Increases in blood pressure after treatment with STZ has been reported by several workers and the prevalence of hypertension is approximately doubled in diabetic patients compared with nondiabetic. [31],[32] Hypertension may be secondary to diabetes is also associated with LV dysfunction, increased force of contraction, and development of bradycardia. [8],[33] In our study, increased blood pressure and force of contraction and decreased heart rate were observed in STZ-diabetic animals as compared to nondiabetic control animals. Treatment with gallic acid significantly reduced blood pressure and force of contraction and increased the heart rate as compared to the diabetic control group, and this indicates gallic acid has beneficial effects in diabetic cardiomyopathy.Myocardial fibrosis and myocyte hypertrophy are the most frequently proposed mechanisms to explain cardiac changes in diabetic cardiomyopathy. Studies in various experimental animals have shown that experimentally induced diabetes cause an increase in collagen formation and accumulation of protein within the interstitium, [34] which results in anatomic and physiological changes in the myocardium. Collagen accumulation in the diabetic myocardium may be due in part to impaired collagen degradation resulting from glycosylation of the lysine residues on collagen. [35] In this study, an increase in LV collagen and protein content has been observed in diabetic rats and various studies have demonstrated that increases in LV collagen and protein content may produce cardiac wall stiffness and fibrosis resulting in cardiac dysfunction. [36],[37] Treatment with gallic acid decrease LV collagen and protein content. Thus, gallic acid may produce protection against cardiac stiffness and fibrosis in cardiac dysfunction.

In the diabetic rat heart, increases in fibrous tissue formation and accumulation of collagen cause an increase in the LV mass [38] which correlate with the biopsy study in diabetic patients. [39] In this study, diabetic rats were found to exhibit increased LV weight and heart weight. The wet LV/BW and HW/BW serves as an index of cardiac hypertrophy which was found to be increased in diabetic hearts. [40] After treatment with gallic acid produced, an improvement in the wet LV/BW and HW/BW may be due to increased breakdown of collagen and decrease in glycation of the lysine residue on collagen in the left ventricle suggesting that good diabetic control is associated with the improvement in LV hypertrophy.

Serum LDH and CK activities were found to be increased in STZ diabetic rats, this may be due to myocardial dysfunction because previously it has been reported that serum LDH and CK activities were found to be increased in cardiac muscular damage and serve as a cardiovascular risk-related marker. [41],[42] In this study, a significant decrease in serum LDH and CKMB level was observed by treatment of gallic acid, which indicates beneficial effects in reducing the cardiovascular risk in diabetes mellitus.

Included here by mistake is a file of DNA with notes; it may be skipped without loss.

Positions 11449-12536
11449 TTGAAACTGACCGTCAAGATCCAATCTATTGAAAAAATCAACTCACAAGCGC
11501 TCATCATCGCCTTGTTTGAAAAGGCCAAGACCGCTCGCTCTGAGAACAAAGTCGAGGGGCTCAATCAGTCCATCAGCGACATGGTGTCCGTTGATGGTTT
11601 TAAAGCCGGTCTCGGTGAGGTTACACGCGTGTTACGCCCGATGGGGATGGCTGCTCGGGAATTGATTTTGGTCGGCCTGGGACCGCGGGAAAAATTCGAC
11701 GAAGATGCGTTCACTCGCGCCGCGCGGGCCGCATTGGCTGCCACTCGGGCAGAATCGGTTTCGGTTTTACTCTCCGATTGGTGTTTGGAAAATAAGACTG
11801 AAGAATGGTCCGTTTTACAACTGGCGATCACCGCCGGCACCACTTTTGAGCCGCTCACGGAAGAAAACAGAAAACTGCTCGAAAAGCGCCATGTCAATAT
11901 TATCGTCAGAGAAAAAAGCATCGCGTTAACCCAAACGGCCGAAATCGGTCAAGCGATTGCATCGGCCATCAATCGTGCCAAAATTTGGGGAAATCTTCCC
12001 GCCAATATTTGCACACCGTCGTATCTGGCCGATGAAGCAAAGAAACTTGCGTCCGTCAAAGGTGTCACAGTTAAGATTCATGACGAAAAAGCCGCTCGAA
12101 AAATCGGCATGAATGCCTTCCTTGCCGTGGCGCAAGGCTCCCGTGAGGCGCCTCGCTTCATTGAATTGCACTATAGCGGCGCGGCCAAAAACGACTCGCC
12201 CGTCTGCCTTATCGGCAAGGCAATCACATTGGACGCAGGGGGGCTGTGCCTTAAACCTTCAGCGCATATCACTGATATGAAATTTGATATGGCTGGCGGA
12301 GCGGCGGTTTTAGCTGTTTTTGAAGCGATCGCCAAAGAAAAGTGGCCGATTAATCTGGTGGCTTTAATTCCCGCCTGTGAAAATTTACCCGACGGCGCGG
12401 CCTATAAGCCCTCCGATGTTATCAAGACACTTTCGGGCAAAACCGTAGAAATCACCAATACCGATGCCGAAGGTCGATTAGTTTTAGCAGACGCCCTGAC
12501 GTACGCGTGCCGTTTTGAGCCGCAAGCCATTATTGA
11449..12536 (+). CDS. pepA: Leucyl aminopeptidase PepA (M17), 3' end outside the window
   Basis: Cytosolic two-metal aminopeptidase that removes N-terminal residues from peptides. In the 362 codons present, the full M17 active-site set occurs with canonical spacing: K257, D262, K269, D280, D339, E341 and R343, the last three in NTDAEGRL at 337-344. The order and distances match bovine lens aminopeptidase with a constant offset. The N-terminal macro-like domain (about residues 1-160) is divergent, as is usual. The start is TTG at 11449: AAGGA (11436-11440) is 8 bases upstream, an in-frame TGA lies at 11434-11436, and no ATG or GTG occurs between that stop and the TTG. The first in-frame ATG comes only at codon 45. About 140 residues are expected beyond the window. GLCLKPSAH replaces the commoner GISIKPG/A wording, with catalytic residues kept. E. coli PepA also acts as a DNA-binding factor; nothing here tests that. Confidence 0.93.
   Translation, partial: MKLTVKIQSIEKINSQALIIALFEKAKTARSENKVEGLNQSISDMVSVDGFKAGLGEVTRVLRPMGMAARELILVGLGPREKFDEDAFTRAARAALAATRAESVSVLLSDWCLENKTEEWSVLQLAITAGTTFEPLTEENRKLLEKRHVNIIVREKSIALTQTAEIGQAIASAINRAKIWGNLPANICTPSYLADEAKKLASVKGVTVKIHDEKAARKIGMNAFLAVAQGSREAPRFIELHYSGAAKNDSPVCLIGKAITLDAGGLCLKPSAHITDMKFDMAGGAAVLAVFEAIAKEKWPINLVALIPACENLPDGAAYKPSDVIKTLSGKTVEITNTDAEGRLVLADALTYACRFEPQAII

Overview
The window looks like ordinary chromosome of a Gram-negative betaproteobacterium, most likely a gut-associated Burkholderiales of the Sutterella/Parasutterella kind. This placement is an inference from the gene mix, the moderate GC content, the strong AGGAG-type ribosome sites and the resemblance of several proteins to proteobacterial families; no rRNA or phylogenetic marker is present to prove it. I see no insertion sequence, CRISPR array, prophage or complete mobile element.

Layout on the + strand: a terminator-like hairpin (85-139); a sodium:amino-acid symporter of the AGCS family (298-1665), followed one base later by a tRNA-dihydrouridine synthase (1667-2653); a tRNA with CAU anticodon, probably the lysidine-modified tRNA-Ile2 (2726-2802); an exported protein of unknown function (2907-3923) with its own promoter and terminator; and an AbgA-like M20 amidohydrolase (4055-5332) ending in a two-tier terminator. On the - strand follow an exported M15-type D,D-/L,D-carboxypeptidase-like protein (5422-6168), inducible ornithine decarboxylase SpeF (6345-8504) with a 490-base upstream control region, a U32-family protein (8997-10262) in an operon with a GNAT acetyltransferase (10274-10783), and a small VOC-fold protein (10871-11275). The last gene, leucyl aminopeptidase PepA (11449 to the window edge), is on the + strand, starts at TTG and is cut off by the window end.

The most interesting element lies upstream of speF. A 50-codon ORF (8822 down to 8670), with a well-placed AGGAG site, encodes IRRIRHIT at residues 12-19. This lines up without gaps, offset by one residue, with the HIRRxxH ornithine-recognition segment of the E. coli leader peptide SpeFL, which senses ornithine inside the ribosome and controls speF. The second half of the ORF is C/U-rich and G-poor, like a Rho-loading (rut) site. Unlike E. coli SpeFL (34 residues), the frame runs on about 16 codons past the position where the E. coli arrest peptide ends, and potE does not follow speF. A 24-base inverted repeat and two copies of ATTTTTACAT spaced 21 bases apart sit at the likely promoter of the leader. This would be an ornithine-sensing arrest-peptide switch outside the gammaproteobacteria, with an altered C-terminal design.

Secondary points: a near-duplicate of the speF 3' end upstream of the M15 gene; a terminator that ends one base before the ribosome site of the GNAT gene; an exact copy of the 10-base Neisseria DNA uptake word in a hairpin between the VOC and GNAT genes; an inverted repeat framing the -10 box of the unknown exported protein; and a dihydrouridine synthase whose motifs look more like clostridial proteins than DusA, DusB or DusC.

Hyperglycemia also results in the production of reactive oxygen species (ROS), coexists with a reduction in antioxidant enzymes such as SOD, catalase, GSH, and an increase in lipid peroxidation. [43] Increased ROS generation may activate maladaptive signaling pathways, which may lead to cell death, which could promote abnormal cardiac remodeling, which ultimately may contribute to the characteristic morphological and functional abnormalities that are associated with diabetic cardiomyopathy. [44],[45] Over expression of reduced glutathione, catalase and superoxide dismutase in the heart reversed diabetic cardiomyopathy in animal models of both type-1 and type-2 diabetes. [46],[47],[48] Thus, strategies that either reduce ROS or augment myocardial antioxidant defense mechanisms might have therapeutic efficacy in improving myocardial function in diabetes mellitus. Treatment with gallic acid increased the levels of endogenous antioxidants and decreased lipid peroxidation in diabetic rats. Numerous studies which have demonstrated that polyphenolic compounds of the plant origin are good antioxidants that inhibit the lipid peroxidation processes in vitro and in vivo.[49],[50],[51] Thus, this study shows that gallic acid exhibits protection against myocardial dysfunction associated with type-1 diabetes which may be also due to antioxidant activity of gallic acid. Thus diabetics, who have an increased risk of cardiac dysfunction, may benefit both from an improvement in glucose and lipid homeostasis as well as from the antioxidant effect of gallic acid.

In conclusion, gallic acid treatment ameliorates hyperglycemia, hyperlipidemia, and development of cardiac dysfunction associated with STZ-diabetes. These insights afford the opportunity to design therapeutic approaches targeted at specific pathogenic mechanisms including improving diabetic control, lipid-lowering therapy, antioxidant, and insulin-sensitizing drugs that might be effective for preventing or delaying the development of diabetic cardiomyopathy.


   Acknowledgments Top


This study was supported by National Facilities in Engineering and technology with Industrial collaboration (NAFETIC) scheme, AICET, New Delhi.

 
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    Figures

  [Figure 1], [Figure 2]
 
 
    Tables

  [Table 1], [Table 2], [Table 3]